In my last post, Partying Like It’s 2007 (Part 1), I wrote about why today seems a little like the aging bull market of 2007 all over again. And, the effects the 2007 – 2009 bear market had on us. It had lasting effects on us personally, professionally and financially.
Dreams of financial independence were shattered, or at least delayed. At the time, leaving the corporate world no longer seemed possible. A few tears were even shed in the Dividends household. Mostly by Mrs. DD. I’m only a cry baby when she doesn’t give me my way. Fortunately I get my way most of the time. At least that’s what she tells me.
THE GOOD NEWS – WE SURVIVED THE LAST BEAR MARKET
Fast forward from 2009 to the present. We survived. Our finances recovered. We were both able to exit the corporate world a few years later. I am now a teacher and Mrs. DD is a librarian. I know, pretty exciting stuff. That is if you like watching paint dry or grass grow. Well, maybe not so exciting, but it works for us.
HANGOVER PREVENTION 101
Now I’m the first to admit I like a few cocktails from time to time. “Whiskey, wine or beer will do, while you’re at it bartender I will have a vodka too” is one my favorite drinking slogans. When I was younger, the more the better. In my advancing years, I have found moderation to be my second best friend (right after Mrs. DD).
However, I always like the hangover prevention methods I read about. Drink plenty of water, don’t mix different types of alcohol, take two aspirin before you go to bed, get plenty of rest the night before imbibing, drink on full stomach, etc. etc. Some of them actually work pretty well.
WHERE AM I GOING WITH THIS?
This isn’t a blog about drinking so where am I going here. I think surviving a hangover is like surviving a bear market after the bull market party is over. There are things you can do before the party ends to limit the after effects of the beer. Sorry, I meant bear. Here are four investing principles to consider:
1) Asset Allocation
Your asset allocation will play a large role in determining your overall losses in the next bear market. Make sure you are comfortable with the risks you are taking.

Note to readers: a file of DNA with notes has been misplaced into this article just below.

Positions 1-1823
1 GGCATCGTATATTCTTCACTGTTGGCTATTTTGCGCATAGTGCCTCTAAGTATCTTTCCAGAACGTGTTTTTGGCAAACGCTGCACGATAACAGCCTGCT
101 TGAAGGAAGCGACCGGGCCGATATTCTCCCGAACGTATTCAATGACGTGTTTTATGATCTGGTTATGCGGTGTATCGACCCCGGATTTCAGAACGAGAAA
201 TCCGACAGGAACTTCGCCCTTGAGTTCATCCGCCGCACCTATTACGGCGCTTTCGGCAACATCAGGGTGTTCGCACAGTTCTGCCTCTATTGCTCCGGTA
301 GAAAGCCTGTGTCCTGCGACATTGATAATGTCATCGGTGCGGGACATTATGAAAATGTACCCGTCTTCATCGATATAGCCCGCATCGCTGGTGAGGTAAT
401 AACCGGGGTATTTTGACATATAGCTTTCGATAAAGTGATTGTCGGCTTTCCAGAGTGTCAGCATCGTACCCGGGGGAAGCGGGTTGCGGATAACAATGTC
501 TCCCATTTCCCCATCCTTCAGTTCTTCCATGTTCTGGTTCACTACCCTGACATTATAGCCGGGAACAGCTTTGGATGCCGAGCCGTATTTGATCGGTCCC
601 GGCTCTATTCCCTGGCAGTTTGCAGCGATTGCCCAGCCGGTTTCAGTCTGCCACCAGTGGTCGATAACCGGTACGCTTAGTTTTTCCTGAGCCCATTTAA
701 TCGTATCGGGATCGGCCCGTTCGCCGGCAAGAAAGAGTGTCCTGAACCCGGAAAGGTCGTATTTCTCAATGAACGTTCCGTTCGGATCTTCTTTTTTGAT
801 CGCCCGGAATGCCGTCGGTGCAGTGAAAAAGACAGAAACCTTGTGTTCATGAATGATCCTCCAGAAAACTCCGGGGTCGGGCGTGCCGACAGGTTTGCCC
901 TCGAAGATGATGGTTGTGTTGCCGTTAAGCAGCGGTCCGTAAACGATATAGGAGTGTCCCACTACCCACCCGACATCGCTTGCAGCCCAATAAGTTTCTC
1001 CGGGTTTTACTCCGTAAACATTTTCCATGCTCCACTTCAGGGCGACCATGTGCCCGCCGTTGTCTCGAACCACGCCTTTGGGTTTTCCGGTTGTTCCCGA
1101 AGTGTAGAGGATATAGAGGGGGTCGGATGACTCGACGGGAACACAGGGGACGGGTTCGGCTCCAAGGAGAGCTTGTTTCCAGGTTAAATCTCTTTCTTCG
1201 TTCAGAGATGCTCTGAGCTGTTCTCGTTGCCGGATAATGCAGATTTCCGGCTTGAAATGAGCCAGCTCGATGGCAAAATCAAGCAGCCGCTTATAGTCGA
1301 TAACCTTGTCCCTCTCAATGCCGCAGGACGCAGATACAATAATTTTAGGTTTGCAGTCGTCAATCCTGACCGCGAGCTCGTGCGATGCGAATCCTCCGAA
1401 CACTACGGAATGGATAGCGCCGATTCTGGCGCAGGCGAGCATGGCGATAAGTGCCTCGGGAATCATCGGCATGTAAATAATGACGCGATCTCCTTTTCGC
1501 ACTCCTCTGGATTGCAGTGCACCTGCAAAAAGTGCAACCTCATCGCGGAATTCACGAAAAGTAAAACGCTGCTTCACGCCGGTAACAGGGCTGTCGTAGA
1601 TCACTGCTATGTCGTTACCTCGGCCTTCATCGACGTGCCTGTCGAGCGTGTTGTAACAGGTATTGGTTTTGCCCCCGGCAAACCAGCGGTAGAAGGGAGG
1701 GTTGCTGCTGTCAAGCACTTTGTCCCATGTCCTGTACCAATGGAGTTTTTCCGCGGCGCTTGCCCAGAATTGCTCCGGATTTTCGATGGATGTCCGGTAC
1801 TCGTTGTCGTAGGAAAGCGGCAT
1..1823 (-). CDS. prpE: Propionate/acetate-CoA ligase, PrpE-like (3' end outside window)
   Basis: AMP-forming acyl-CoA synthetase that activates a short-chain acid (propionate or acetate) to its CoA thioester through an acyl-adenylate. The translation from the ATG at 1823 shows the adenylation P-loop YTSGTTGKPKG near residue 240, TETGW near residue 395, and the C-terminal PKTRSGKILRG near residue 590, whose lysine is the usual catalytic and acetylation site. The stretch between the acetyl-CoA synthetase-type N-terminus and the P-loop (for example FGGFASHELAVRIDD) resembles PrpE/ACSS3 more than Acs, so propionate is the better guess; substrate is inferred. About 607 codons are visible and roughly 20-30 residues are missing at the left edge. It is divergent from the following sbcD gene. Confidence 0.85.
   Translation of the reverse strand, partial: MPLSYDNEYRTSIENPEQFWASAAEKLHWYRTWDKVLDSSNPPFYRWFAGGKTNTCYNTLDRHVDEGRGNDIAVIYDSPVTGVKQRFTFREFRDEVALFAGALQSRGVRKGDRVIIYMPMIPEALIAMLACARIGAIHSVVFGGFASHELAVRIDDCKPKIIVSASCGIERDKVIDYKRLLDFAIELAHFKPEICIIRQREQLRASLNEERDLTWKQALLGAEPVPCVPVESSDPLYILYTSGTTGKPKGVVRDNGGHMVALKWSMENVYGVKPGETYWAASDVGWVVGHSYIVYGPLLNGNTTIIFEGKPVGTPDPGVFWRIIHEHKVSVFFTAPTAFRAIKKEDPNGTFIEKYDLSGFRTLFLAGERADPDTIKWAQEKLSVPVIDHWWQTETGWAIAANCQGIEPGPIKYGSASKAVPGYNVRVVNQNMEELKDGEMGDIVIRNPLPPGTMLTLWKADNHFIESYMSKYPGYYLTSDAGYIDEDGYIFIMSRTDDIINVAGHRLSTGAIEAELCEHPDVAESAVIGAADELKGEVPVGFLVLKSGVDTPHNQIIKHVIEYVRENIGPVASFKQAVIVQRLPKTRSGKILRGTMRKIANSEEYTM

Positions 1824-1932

Asset allocation plays a large role in investment risk. See my last post, Partying Like It’s 2007 (Part 1) for more on how asset allocation effected our losses in the last bear market. A little moderation goes a long way, know your asset allocation and make sure it’s consistent with your risk tolerance.
2) Stay Diversified
The last bear market was partially brought on by the financial crisis. Some investments declined more than others. Banks, financial institutions, mortgage REITs just to name a few were absolutely crushed. I owned some, but they were part of diversified selection of stocks and bonds that limited the overall damage to our net worth.
I don’t know what will get hurt most in the next bear market, so I stay diversified and think you should consider the same. While mixing alcohol is a bad idea, mixing up your investments is a good one. Don’t put to much of your hard earned money into any single company or any group of companies in the same industry.
3) Review Your Holdings for Weakness Now
If some of your holdings aren’t meeting your expectations, find out why and consider selling them now while the market is up. Research why the company’s stock is not performing well. Is it just out of favor in this bull market? That can happen and may be okay. Investors might be shunning the company not because of its fundamental earnings or prospects, but because it’s not the sexy high flying growth stock everyone is talking about.
On the other hand, has the company’s earnings stagnated, dividend growth slowed and a clear growth strategy not been communicated to investors? This is bad sign. If a company can’t perform well financially in a growing economy, how will it do in the next recession? Probably not so well. If this is the case, sell it now and move your money elsewhere while stock prices are high. Make sure you have a well rested portfolio by reviewing all your investments and removing the tired performers.
4) Have Some Cash On Hand
A little extra cash will help in two ways 1) Cash won’t decline in the next bear market, and 2) you can use it to buy when the market is down. Buying when the market is down (not selling) is a good way to improve your market returns over the long term.
I like a dollar cost averaging strategy. You can read more about that here: Should You Invest in the Stock Market Now?. Keep some aspirin handy and make sure to have a little extra cash to take advantage of opportunities.
HOW ABOUT YOU
I have no idea when the next bear market will occur, but it is good to be prepared. Do you have additional methods to limit bear market damages to your investments? Better yet, do you enjoy a “beverage” from time to time like me? Leave a comment, join the conversation and let us.
Disclosure and disclaimer